City People

Click to follow
The Independent Online
A "LOCAL" on Liffe, one of those traders in colourful blazers, has just rung me up in high dudgeon.

He is fuming that the futures exchange has spent a reputed pounds 38m on leasing and converting the London Stock Exchange's disused trading floor into an extra Liffe trading floor, only for the floor to be used for five-a- side football games.

On inquiring, I find that the footy matches were part of a mini-tournament held by Liffe in the Exchange tower in May to celebrate the launch of its new automated trading system, Liffe Connect.

This is doubly ironic, since it is this very system which will render my be-blazered friend obsolete.

The Liffe people tell me that the exchange floor, which was leased as a contingency just in case they needed an overflow from the Cannon Street premises, now stands empty.

Liffe is currently studying how to rationalise its many City offices, as it will house a fraction of the personnel it currently does once automation is completed.

Apparently the tournament was a great success, the Liffe person says.

Alan Hansen, the TV personality, presented the winner's prize to Liffe member, Fuji International. None of which comforts the man in the blazer.

SENIOR WHITEHALL mandarins may cost the taxpayer an extra pounds 160m - because they're worried about where to lunch.

The Home Office's decision to build new headquarters rather than refurbish its present concrete leviathan HQ at Queen Anne's Gate could be an expensive decision, according to the Contract Journal.

The Sir Humphreys moved into the giant block overlooking St James's Park in the Seventies. Godfrey Bradman , the property developer who built the Broadgate complex in the City, now wants to knock down the hideous Sixties block on Marsham Street which used to house the Department of Trade and Industry and rebuild it as the Home Office's new home.

The civil servants objected to having the Queen Anne's Gate building refurbished since this would have meant them moving all their stuff to another site and then back again. State secrets may have been left on the Tube, and so on.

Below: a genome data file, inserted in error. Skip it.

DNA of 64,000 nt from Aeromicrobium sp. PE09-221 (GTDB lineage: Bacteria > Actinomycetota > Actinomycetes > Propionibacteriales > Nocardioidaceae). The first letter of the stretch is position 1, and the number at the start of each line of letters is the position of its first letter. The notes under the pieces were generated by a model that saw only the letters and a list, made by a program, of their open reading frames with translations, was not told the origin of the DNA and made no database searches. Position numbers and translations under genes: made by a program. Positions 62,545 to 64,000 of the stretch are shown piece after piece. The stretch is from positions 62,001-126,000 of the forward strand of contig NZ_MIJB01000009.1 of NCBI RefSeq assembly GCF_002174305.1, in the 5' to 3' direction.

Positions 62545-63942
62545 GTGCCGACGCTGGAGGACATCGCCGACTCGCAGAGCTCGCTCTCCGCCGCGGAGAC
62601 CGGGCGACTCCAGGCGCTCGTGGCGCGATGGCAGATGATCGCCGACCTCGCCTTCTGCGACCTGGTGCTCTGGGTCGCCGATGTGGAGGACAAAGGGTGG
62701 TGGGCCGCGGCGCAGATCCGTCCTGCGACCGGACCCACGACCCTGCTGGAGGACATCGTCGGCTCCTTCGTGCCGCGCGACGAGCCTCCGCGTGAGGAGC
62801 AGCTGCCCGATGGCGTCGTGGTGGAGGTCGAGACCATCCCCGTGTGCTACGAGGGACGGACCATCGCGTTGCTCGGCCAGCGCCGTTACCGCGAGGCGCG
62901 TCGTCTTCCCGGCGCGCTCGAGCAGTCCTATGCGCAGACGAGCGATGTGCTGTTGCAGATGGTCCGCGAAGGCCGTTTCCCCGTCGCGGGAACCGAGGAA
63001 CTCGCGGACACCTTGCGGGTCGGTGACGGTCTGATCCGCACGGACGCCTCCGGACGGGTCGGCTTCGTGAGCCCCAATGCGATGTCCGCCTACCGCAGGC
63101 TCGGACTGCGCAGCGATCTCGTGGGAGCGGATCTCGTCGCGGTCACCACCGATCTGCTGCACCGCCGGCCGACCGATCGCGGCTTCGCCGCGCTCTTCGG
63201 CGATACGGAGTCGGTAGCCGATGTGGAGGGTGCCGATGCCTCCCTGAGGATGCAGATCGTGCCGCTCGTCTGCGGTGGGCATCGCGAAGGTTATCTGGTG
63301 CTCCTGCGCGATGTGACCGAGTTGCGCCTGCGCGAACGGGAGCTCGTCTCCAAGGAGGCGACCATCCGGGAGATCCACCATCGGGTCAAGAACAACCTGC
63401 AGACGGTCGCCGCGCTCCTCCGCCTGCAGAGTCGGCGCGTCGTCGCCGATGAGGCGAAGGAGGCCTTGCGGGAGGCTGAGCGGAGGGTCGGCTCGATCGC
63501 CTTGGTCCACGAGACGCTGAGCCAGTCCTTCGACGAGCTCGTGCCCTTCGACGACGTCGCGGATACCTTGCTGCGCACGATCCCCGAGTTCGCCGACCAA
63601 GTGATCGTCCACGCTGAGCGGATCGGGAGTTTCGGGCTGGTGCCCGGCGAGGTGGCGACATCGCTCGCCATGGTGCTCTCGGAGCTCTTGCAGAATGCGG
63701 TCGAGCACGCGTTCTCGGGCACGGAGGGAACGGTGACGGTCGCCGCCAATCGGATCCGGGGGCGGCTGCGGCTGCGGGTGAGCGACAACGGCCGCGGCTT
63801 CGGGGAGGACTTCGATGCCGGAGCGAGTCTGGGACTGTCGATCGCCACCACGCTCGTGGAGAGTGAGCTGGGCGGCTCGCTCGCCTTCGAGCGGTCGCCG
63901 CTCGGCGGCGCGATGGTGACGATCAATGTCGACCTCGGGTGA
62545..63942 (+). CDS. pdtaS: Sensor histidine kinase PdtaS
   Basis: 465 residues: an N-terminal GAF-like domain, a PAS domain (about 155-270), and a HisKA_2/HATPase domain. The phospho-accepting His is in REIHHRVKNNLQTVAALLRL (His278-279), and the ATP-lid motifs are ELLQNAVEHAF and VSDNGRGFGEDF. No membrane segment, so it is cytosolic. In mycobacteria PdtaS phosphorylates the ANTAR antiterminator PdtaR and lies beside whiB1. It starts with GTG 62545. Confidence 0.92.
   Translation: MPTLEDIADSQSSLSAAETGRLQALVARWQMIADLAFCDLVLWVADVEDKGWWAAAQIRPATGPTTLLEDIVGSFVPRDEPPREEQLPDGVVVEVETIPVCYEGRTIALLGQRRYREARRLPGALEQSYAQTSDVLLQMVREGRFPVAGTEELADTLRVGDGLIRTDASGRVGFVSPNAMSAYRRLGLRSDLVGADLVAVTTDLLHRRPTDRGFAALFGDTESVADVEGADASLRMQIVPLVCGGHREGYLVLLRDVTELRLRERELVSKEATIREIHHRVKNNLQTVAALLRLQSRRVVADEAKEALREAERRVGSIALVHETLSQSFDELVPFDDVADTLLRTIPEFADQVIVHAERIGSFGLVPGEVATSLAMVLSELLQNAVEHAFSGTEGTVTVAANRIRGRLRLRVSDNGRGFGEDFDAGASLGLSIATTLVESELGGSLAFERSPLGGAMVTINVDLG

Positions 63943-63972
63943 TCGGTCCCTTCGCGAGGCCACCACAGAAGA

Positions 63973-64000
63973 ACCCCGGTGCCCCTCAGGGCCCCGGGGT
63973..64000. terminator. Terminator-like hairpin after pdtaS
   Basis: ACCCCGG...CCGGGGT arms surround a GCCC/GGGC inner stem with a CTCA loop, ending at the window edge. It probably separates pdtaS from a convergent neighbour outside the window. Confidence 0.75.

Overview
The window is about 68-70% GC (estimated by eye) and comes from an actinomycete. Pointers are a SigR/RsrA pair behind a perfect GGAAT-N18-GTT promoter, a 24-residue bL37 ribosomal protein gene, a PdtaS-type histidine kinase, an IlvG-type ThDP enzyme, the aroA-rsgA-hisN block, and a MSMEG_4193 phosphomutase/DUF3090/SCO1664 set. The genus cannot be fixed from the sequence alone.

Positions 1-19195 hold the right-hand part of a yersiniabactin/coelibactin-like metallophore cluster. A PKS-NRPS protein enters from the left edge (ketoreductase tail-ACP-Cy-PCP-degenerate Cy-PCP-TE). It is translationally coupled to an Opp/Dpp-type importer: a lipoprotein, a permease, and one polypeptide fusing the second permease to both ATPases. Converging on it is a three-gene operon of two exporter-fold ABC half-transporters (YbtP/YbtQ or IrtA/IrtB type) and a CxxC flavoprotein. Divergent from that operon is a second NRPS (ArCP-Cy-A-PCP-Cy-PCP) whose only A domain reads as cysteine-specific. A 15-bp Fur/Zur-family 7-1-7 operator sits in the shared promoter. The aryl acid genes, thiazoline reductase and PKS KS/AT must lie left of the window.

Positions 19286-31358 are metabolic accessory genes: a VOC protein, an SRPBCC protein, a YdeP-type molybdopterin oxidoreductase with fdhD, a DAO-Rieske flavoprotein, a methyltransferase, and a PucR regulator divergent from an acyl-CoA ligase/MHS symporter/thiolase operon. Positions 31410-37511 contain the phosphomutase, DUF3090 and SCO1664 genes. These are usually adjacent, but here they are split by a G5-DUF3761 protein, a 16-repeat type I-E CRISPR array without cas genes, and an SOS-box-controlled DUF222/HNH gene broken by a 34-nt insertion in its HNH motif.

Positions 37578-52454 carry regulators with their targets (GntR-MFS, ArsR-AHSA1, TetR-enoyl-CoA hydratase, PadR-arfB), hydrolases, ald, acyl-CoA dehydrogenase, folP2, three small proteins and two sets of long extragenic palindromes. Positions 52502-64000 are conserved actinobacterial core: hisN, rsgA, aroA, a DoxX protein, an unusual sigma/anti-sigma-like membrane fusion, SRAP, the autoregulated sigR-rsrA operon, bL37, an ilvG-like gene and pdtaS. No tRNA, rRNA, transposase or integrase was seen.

But going for the Marsham Street option means they have to buy their way out of their existing lease with Land Securities.

A source close to the deal said: "The concern was that a double decant was too disruptive for Home Office officials who wouldn't know where to go for lunch.

"So instead of paying pounds 60m for the refurb of Queen Anne's Gate, they are now paying for a pounds 120m project and between pounds 70-100m to get out of its lease with Land Securities." Is this a waste of money?

Yes, Minister.

MARK SELIGMAN, who moved from SG Warburg to BZW five years ago, is now reaping his reward for subsequently integrating BZW's investment banking business into the arms of CSFB. He has just been promoted to a new role of deputy chairman of CSFB (Europe). This means he will be able to continue to service his most important UK clients, but will also be able to promote the bank's expansion into the lucrative Continental mergers and acquisitions market.

Mr Seligman's deputy, Richard Gillingwater, will succeed him as head of UK Investment Banking Coverage.Mr Seligman will continue to answer to CSFB's investment banking boss in Europe, John Nelson.

A DATGANIAD I'R WASG has just landed on my desk which talks about a clwb hiraeth. The Welsh speakers amongst you will realise I have just been sent a " press release" about a "friendship club".

David Powell, a former senior executive with Thomas Cook, has been hired by the Welsh Development Agency (WDA) to be its executive vice-president in Japan. Mr Powell has extensive experience in Japan, having been a senior executive with American Express there.

The WDA claims it has made a great success of its links with the country. There are 55 Japanese companies based in Wales which employ 16,000 people, including 2,000 Japanese. So fond of the principality are the Japanese executives who have worked at factories owned by Sony and Sharp that they have formed a clwb hiraeth to maintain links with Japan.

THE VETERAN sailor Sir Robin Knox-Johnson had two reasons to break out the champagne yesterday.

Clipper Ventures, the Ofex yacht-racing company he set up in 1995, announced it is charting a course for the Alternative Investment Market while one of his prodigies, 25-year-old Alex Thomson, won the 34,000-mile Clipper 98-99 round-the-world race - becoming, in the process, the youngest skipper to win a fully-crewed, round-the world event.

Sir Robin, of course, was the first person to sail single-handed around the world non-stop, in 1968-69. "I took Alex to Greenland last year as my mate. I was just working out in my own mind whether he was mature enough to be a skipper and he was," Sir Robin said. "I had no doubts about his ability as a seaman. He's done a super job."